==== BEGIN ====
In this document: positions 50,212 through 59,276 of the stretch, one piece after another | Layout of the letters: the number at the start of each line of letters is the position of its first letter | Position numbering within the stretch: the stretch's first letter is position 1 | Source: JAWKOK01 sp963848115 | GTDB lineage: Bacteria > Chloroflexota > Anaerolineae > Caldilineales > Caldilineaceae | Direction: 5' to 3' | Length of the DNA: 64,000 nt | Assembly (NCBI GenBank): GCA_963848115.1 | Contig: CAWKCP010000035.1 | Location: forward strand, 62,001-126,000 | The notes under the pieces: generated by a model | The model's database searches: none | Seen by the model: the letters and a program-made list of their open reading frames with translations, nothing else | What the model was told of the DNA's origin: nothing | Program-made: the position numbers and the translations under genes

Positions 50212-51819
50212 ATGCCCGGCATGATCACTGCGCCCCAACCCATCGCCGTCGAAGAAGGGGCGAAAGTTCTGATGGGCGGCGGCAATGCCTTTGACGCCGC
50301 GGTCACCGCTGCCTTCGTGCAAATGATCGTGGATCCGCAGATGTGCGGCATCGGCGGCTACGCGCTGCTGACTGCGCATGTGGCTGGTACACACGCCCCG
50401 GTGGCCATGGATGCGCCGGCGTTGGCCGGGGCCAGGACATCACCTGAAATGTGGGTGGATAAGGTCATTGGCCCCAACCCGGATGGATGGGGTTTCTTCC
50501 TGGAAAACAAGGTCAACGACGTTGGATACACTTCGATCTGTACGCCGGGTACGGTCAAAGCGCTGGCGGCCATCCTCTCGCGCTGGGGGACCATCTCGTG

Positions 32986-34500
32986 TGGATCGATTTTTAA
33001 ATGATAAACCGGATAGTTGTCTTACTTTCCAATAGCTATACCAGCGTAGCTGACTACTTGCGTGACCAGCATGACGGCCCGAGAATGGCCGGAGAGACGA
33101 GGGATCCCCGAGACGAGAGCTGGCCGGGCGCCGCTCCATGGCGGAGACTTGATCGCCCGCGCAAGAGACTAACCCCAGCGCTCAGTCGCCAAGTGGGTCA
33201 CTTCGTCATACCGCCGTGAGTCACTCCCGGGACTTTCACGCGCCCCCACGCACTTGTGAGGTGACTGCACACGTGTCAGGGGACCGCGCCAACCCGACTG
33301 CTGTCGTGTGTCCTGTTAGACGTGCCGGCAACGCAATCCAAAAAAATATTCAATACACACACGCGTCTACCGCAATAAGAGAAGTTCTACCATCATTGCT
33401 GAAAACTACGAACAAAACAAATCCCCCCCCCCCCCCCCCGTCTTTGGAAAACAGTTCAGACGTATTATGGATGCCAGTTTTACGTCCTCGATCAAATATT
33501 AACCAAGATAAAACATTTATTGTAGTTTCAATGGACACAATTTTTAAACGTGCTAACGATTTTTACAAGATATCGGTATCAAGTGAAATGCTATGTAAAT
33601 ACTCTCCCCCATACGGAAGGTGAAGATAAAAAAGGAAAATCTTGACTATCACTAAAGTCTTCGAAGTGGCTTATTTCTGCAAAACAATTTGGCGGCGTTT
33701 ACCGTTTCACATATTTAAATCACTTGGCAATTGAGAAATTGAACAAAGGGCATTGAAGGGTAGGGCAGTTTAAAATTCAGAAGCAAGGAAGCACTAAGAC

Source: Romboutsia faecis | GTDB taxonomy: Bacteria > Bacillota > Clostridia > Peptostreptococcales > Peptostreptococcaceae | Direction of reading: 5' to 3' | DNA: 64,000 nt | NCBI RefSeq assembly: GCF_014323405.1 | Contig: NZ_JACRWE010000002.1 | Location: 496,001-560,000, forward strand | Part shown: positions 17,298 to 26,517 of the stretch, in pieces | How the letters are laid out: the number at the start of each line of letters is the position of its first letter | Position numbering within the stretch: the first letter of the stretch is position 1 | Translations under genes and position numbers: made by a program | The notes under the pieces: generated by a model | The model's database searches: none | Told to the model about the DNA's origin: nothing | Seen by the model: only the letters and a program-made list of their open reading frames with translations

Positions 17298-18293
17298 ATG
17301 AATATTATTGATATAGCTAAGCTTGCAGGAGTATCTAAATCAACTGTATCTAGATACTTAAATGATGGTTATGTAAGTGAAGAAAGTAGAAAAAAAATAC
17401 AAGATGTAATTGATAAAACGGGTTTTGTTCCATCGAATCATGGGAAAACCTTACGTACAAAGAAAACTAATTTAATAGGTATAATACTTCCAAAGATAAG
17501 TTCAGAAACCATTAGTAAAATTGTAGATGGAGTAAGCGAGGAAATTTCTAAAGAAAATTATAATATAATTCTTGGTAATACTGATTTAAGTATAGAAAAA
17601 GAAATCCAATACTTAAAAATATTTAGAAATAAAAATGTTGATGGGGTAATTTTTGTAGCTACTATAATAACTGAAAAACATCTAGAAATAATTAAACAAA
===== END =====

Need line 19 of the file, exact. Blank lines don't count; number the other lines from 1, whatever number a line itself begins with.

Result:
17298 ATG